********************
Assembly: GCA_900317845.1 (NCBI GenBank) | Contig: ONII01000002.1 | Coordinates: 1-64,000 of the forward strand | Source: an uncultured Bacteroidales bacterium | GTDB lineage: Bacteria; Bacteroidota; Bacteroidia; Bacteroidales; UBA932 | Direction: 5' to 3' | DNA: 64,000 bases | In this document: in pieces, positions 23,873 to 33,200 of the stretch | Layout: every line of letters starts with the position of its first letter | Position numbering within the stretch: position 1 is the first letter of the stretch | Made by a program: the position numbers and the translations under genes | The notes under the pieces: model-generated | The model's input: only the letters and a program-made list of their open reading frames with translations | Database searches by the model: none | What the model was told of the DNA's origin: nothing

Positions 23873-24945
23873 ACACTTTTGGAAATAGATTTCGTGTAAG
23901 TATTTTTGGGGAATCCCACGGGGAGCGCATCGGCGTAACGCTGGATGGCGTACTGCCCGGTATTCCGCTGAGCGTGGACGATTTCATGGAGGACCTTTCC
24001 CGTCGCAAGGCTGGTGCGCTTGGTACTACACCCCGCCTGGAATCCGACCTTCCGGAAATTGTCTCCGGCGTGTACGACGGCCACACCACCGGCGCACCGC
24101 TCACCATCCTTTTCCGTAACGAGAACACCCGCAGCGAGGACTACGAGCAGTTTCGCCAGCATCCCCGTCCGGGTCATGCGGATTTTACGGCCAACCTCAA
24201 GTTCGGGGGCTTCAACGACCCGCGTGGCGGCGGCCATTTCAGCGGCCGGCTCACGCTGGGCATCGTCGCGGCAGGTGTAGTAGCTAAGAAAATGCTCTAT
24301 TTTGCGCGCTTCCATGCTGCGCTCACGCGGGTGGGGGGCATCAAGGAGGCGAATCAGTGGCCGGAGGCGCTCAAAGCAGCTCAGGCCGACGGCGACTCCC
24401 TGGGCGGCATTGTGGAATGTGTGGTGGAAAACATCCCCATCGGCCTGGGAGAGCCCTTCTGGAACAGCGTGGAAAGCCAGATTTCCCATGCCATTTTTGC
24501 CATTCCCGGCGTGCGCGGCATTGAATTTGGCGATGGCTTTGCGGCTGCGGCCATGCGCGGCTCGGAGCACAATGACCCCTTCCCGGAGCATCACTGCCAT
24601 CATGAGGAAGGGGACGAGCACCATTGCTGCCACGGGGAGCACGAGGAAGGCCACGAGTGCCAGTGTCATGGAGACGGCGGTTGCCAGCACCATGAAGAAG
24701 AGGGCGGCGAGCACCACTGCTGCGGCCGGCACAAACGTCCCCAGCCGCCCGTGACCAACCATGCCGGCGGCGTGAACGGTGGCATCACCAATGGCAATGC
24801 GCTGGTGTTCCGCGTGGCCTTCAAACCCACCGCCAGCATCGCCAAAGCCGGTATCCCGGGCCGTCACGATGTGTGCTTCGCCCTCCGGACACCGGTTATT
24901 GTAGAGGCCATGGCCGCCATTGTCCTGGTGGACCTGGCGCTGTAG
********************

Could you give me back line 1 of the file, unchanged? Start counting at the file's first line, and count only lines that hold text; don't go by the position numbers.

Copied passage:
Assembly: GCA_900317845.1 (NCBI GenBank) | Contig: ONII01000002.1 | Coordinates: 1-64,000 of the forward strand | Source: an uncultured Bacteroidales bacterium | GTDB lineage: Bacteria; Bacteroidota; Bacteroidia; Bacteroidales; UBA932 | Direction: 5' to 3' | DNA: 64,000 bases | In this document: in pieces, positions 23,873 to 33,200 of the stretch | Layout: every line of letters starts with the position of its first letter | Position numbering within the stretch: position 1 is the first letter of the stretch | Made by a program: the position numbers and the translations under genes | The notes under the pieces: model-generated | The model's input: only the letters and a program-made list of their open reading frames with translations | Database searches by the model: none | What the model was told of the DNA's origin: nothing